home doesn't get crunched during high winds or ice storms. They can also remove
branches that might take out power lines too. (Make sure the tree service
you hire is licensed and insured. If they drop a big branch on your car, you’ll
want them to pay for the damage.)
- Clean, then put patio furniture and the barbeque away. There’s nothing
quite like finding a cruddy, gross barbecue next spring on that first warm
- Seal decks. Inspect wood decks for damage or rot. Get more detail on deck care.
- Check railings and steps to make sure they are clean, safe, and secure.
- Prepare garden beds for next spring. Clean out current beds, add compost, and plant a cover crop like fava beans or red clover to fix nitrogen in the soil. (You can dig it in next spring.)
- Mulch plants well, especially those that are tender for your zone. Good mulching can save them when temperatures dip.
- Lift tubers from dahlias and store in cool, dry location.
- Blow out, then drain faucets, hoses, and sprinkling systems.
- Clean, sharpen, oil, and store tools and equipment in a dry location.
- If you have sheds or detached garages, check roofing, siding, and gutters to make sure they are clean and dry, especially if you are storing valuable patio furniture, gardening tools, or sports equipment.
- Planters, especially terra cotta, need to be cleaned and stored. Left to the winter elements those lovely large terra cotta planters will expand and contract with the changes in temperature and by spring you’ll have nothing but broken terra cotta for next year’s potted plants.
- Check exterior lighting and replace bulbs and reset timers if necessary.
- Make sure winter tools like snow shovels and blowers are in good condition and ready to use.
- Clean ponds and remove non-hardy plants.
- Order seed catalogs for winter reading.
Emergency and car care
- Establish a 72-hour stock of emergency provisions. Allocate a space; keep everything you’ll need in case the power goes off there. Train your family.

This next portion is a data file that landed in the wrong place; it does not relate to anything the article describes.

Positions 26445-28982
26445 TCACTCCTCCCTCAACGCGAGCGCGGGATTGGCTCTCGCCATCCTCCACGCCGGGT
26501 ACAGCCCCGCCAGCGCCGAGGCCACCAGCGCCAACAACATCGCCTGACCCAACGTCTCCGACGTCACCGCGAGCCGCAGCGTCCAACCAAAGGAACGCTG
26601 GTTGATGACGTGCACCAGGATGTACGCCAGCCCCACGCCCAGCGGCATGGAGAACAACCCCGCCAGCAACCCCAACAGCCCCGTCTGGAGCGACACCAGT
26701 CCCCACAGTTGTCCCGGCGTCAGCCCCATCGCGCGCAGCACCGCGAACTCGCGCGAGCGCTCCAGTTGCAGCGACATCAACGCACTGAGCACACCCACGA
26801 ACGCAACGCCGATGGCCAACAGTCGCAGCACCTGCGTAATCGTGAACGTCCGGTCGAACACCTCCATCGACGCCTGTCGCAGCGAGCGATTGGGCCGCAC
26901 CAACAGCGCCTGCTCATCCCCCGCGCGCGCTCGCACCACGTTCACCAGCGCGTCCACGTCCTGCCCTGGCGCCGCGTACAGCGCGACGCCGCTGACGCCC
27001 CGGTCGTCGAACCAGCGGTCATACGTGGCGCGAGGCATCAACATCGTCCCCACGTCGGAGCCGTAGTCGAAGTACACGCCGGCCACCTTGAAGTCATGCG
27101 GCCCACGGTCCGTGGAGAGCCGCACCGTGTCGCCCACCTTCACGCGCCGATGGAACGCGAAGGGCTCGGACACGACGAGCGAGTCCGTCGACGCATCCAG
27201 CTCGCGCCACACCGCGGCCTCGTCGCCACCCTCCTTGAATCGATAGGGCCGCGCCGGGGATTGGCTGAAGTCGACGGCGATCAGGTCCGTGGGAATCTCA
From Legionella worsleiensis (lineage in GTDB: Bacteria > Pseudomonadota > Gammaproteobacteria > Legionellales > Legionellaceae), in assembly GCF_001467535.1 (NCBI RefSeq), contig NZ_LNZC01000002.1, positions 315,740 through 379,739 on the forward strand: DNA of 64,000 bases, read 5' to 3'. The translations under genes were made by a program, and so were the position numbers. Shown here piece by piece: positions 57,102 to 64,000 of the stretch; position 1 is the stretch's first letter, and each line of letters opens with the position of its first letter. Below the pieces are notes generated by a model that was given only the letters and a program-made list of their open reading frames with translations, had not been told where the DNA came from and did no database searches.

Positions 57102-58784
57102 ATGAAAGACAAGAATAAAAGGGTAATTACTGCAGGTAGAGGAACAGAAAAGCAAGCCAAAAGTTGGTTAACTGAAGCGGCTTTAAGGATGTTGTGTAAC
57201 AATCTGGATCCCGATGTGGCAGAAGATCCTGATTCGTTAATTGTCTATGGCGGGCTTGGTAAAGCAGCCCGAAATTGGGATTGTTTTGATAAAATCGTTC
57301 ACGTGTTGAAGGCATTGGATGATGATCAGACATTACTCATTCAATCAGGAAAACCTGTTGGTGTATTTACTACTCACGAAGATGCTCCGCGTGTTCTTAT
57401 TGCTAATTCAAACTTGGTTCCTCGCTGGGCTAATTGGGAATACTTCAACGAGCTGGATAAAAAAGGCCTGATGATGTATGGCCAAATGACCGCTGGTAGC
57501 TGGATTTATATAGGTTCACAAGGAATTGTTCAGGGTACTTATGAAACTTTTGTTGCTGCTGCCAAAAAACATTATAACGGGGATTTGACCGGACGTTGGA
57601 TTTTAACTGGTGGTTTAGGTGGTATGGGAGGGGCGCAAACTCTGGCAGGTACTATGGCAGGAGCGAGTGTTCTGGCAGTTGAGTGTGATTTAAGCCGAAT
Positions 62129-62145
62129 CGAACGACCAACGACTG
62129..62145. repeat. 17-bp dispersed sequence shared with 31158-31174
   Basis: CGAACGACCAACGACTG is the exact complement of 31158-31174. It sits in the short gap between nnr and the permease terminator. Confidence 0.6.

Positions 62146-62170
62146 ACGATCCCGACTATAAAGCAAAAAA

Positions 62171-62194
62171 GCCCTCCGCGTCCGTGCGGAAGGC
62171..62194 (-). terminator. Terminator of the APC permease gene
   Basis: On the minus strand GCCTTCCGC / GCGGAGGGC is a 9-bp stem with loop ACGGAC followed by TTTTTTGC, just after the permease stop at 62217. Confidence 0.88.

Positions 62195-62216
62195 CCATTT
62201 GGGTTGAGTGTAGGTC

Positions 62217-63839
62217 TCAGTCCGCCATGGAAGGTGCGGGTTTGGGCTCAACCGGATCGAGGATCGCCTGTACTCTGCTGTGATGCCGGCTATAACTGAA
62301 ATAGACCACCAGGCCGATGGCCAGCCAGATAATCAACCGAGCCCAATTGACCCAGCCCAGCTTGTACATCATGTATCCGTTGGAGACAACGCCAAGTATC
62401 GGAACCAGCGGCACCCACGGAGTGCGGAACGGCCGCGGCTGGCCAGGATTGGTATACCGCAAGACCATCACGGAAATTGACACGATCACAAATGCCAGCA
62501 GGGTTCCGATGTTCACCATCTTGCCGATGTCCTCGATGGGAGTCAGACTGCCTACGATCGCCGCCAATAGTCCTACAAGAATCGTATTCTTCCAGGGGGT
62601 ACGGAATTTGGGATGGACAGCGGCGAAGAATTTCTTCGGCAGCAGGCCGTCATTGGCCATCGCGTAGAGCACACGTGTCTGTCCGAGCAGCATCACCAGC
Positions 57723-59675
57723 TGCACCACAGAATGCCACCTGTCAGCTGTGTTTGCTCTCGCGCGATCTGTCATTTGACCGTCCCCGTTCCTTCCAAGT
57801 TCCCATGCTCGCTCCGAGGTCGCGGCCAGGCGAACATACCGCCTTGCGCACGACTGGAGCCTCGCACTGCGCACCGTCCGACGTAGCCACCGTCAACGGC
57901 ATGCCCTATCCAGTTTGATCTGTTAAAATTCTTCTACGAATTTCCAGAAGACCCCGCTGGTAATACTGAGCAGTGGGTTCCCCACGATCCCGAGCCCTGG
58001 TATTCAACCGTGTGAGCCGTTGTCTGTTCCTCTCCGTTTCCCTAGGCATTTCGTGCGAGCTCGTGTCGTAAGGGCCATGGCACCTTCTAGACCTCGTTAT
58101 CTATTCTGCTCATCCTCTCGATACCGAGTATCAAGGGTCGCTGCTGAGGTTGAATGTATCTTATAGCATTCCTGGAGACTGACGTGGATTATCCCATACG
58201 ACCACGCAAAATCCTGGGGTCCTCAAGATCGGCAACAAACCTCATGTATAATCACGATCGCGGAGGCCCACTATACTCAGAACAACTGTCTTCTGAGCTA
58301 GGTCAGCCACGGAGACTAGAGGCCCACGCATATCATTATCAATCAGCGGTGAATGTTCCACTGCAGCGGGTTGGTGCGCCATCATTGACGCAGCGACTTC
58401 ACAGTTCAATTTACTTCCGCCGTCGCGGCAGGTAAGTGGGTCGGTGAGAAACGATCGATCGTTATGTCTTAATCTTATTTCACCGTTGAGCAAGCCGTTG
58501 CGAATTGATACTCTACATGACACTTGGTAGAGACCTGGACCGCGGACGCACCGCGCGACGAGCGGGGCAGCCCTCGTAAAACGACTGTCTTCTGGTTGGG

- If you don’t already know where it is, find the main water shutoff for your home as well as gas shutoffs in case of emergency.
- Check your insurance coverage. Make sure that you are covered for the full value of your home and contents, especially if you live in an area where housing prices have skyrocketed.
- Check your car and make sure that it’s been serviced and all small problems are taken care of. Check each tire’s tread and pressure, the battery, and all fluid levels. Replace windshield wipers, especially if you didn’t do it last year. Create a winter emergency kit and keep it in the trunk along with your chains and flares. Include water, high energy snacks, blankets, a flashlight and spare batteries, jumper cables, and a first aid kit.
You may have other tasks that you do seasonally, but this list should give you a leg up on the myriad tasks that need to be accomplished before Old Man Winter starts breathing down your neck. Once these chores are done, you can enjoy a well-deserved
rest with a good cup of coffee and enjoy the wonders of your seed catalogs and plot landscape and exterior improvements for next spring. Or you can get busy tackling those indoor projects you've been too busy to get to.